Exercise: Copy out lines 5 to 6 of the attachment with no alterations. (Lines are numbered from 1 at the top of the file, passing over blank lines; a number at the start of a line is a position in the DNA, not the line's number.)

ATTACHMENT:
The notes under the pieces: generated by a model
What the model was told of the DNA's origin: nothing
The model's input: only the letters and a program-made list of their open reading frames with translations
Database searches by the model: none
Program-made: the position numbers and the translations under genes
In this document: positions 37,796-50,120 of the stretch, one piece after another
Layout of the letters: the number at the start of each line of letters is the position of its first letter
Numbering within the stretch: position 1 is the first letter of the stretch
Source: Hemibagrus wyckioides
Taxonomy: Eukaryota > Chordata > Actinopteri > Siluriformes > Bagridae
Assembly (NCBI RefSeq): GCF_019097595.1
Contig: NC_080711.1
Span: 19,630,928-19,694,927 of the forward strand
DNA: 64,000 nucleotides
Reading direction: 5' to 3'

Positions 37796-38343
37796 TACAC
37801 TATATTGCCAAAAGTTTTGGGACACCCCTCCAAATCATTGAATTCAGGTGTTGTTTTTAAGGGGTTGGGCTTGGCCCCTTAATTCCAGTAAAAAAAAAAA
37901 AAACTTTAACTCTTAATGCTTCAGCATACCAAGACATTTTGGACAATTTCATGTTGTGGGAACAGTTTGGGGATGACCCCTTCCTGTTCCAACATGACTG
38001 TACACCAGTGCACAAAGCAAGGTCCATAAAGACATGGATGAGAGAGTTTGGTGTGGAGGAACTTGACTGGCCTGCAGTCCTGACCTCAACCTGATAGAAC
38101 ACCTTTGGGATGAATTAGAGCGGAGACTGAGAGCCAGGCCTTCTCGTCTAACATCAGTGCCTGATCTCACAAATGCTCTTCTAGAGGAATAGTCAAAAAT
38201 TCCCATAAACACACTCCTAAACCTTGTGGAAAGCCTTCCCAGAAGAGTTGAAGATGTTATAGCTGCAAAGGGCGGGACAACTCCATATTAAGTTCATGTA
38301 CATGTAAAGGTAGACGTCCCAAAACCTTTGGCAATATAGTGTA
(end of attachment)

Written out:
Program-made: the position numbers and the translations under genes
In this document: positions 37,796-50,120 of the stretch, one piece after another